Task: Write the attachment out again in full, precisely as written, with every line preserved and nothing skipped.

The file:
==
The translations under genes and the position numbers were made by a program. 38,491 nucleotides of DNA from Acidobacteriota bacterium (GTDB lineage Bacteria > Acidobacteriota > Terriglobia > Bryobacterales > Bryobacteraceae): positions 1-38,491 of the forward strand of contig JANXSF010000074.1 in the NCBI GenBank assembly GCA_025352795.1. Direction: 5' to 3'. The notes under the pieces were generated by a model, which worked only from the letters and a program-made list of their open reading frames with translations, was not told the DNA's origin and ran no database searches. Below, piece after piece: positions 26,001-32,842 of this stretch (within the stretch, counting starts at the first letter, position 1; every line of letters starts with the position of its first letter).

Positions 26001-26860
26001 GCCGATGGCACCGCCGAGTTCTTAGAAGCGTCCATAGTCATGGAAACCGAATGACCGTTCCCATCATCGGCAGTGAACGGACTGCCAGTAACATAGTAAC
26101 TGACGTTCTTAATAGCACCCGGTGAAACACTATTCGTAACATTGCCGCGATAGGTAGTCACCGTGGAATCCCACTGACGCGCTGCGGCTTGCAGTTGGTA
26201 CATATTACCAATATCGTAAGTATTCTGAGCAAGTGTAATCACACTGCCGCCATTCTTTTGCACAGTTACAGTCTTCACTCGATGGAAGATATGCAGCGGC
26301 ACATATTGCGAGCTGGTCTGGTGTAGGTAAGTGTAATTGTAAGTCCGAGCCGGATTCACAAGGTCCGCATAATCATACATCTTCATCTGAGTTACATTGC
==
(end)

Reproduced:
The translations under genes and the position numbers were made by a program. 38,491 nucleotides of DNA from Acidobacteriota bacterium (GTDB lineage Bacteria > Acidobacteriota > Terriglobia > Bryobacterales > Bryobacteraceae): positions 1-38,491 of the forward strand of contig JANXSF010000074.1 in the NCBI GenBank assembly GCA_025352795.1. Direction: 5' to 3'. The notes under the pieces were generated by a model, which worked only from the letters and a program-made list of their open reading frames with translations, was not told the DNA's origin and ran no database searches. Below, piece after piece: positions 26,001-32,842 of this stretch (within the stretch, counting starts at the first letter, position 1; every line of letters starts with the position of its first letter).

Positions 26001-26860
26001 GCCGATGGCACCGCCGAGTTCTTAGAAGCGTCCATAGTCATGGAAACCGAATGACCGTTCCCATCATCGGCAGTGAACGGACTGCCAGTAACATAGTAAC
26101 TGACGTTCTTAATAGCACCCGGTGAAACACTATTCGTAACATTGCCGCGATAGGTAGTCACCGTGGAATCCCACTGACGCGCTGCGGCTTGCAGTTGGTA
26201 CATATTACCAATATCGTAAGTATTCTGAGCAAGTGTAATCACACTGCCGCCATTCTTTTGCACAGTTACAGTCTTCACTCGATGGAAGATATGCAGCGGC
26301 ACATATTGCGAGCTGGTCTGGTGTAGGTAAGTGTAATTGTAAGTCCGAGCCGGATTCACAAGGTCCGCATAATCATACATCTTCATCTGAGTTACATTGC